illiam Shakespeare reputedly invented over 1,500 new words and phrases (or at least his are the earliest record), while the King James Bible has given us many memorable expressions such as ‘filthy lucre’ and ‘the powers that be’. At over 7,000 lines, the fourteenth century alliterative poem Piers Plowman by William Langland is not to be outdone (and, anyway, predates the other two by 200 years). I don’t know if anyone has yet tracked down every one of Langland’s coinages – that would be a task indeed – but here are 15 of my favourite words and phrases first recorded in Piers Plowman. [Fellow Langland-nerds, these are taken from the C-text, ed. Pearsall, unless otherwise stated.]
Towards the beginning of the poem, the dreamer, Will, is instructed by the dazzling Holy Church that ‘fayth withouten feet [deeds] is feblore then nautht / And as ded as a dore-nayl but yf the deeds folowe’. The Christian imperative to do good deeds is one of Langland’s central concerns in Piers Plowman.
In Passus III of Piers Plowman, Conscience is asked whether he will marry Lady Meed (a character who represents ‘money’ whose wedding to False has just been interrupted). Conscience declines, saying, ‘Ar Y wedde suche a wyf, wo me bytyde! / For she is frele of here fayth and fikel of here speche / And maketh men mysdo manye score tymes.’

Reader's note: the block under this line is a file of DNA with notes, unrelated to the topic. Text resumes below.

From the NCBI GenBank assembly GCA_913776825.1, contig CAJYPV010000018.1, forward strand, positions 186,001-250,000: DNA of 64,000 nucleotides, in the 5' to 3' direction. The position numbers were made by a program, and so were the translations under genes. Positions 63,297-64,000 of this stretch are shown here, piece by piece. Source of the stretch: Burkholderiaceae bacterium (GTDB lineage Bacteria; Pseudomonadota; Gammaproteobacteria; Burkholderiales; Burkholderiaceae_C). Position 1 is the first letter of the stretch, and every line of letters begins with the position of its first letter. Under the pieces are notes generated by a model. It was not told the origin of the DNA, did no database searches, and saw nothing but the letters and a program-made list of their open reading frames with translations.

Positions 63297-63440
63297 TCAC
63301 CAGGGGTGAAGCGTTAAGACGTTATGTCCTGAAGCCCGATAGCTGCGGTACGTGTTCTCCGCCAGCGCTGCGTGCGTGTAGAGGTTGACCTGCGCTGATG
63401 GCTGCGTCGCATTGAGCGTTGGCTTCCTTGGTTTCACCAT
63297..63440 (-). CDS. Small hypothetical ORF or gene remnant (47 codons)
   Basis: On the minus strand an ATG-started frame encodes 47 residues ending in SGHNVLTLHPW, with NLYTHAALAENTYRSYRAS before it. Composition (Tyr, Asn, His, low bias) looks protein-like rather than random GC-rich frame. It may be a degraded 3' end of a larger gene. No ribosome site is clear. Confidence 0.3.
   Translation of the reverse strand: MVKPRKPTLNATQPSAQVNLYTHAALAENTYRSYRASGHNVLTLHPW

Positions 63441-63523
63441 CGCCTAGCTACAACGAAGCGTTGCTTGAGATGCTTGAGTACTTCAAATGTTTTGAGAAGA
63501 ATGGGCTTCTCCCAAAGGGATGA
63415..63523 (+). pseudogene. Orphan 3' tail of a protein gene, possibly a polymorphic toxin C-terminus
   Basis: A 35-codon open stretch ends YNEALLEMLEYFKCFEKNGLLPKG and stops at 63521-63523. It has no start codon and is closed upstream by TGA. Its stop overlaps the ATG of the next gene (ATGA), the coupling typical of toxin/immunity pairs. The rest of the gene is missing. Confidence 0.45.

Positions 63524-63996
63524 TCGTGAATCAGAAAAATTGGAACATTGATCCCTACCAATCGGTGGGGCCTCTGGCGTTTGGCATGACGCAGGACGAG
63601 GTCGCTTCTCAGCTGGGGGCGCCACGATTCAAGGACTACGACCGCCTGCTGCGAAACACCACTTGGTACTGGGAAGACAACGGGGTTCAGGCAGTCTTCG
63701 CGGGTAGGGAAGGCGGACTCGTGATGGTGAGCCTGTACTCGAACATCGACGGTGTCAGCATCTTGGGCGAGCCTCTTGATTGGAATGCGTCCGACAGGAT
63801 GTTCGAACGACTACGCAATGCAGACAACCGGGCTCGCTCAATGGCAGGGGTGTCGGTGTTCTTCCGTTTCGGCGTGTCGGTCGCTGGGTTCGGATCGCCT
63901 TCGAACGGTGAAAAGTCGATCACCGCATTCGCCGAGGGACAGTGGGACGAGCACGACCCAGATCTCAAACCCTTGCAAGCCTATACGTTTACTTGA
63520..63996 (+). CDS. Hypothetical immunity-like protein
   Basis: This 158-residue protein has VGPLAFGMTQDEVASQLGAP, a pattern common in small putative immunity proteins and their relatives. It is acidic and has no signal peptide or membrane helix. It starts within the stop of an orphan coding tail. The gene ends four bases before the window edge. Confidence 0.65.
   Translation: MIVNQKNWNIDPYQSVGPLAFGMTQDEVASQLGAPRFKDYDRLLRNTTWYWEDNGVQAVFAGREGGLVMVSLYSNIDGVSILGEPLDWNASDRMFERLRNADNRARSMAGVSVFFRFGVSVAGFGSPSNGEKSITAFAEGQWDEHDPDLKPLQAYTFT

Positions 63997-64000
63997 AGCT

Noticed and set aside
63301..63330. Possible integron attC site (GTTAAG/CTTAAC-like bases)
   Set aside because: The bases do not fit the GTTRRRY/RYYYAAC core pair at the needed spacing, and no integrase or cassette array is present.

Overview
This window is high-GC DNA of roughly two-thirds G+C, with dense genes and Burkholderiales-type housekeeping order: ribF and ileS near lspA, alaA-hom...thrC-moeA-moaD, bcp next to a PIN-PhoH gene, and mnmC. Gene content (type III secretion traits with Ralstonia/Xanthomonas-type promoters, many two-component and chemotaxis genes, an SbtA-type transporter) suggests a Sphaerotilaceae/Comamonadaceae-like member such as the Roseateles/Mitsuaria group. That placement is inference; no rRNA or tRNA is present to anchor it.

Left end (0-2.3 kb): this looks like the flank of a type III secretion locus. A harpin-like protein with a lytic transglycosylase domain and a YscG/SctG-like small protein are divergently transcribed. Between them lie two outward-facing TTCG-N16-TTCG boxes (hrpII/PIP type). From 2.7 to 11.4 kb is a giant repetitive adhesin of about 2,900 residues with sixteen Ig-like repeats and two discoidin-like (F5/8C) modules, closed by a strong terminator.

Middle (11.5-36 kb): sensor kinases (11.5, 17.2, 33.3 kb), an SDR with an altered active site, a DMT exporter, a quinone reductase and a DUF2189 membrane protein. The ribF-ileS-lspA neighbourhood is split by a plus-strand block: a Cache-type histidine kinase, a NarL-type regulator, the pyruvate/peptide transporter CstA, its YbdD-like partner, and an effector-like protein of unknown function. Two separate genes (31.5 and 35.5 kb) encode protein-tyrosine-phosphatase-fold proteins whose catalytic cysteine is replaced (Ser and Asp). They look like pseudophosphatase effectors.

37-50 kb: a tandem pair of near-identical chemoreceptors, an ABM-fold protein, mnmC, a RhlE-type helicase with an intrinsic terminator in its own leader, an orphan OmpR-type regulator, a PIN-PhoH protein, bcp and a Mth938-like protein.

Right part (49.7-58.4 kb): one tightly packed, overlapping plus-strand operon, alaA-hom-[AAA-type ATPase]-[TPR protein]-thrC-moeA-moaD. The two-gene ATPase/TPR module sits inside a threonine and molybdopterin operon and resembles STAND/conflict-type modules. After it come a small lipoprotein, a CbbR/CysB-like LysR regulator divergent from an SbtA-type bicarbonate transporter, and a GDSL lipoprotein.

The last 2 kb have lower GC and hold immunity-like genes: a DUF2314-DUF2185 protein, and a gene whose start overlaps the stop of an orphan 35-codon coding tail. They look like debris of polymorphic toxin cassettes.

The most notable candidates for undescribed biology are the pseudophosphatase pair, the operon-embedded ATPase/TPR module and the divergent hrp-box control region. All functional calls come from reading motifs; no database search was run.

In Passus XII of the B-text (the second of the three versions of Piers Plowman Langland wrote), a character called Imaginative appears to warn the dreamer that he must amend his ways. He has been following Will, he says, for forty-five years. After the ‘wilde wantownesse’ of his youth, he must now behave better ‘in thi myddel age, lest myght the faille / In thyn olde elde’. This passage gives us a tempting hint of the poet’s age at the writing of the B-text.
Thow myghtest betre meten myst on Malverne hulles
Than gete a mum of here mouth ar moneye were hem shewed.
[You might better measure the mist on the Malvern Hills
Than get a ‘mum’ from their mouth before money has been shown.]
‘Mum’ here is probably onomatopoeic, representing the ‘murmuring’ sound made when you try to speak without opening your lips, and could be related to Mummers’ plays – performances in which the actors said few, or no, words.
Yes, the very first mention of Robin Hood is in Piers Plowman. In the fantastic – and often very bawdy – episode concerning the Confession of the Seven Sins, Sloth admits that he does not know his Our Father as well as the priest, but he does know ‘rymes of Robyn Hode and of Randolf erle of Chestre’.
Towards the end of Piers Plowman, we descend into the underworld and witness Piers-the-Plowman-as-Christ perform the Harrowing of Hell. Pitched against Piers is Satan and his demonic army. With Piers threatening the high walls of Hell, Satan orders: ‘Ac arise up, Ragamoffyn, and areche me all the barres / … / And Y shal lette this loerd and his liht stoppe.’
One of the frequent targets of Langland’s satire are clerics (whether priests, bishops or monks) who abuse their power. In the Prologue to Piers Plowman, he attacks clerics who abandon their parishes and instead take up positions at court in London, collecting the king’s debts. Amongst these debts are ‘wayves and strayves‘ – respectively, unclaimed property and stray animals found on land owned by the king. Nowadays, the expression is synonymous with lost children.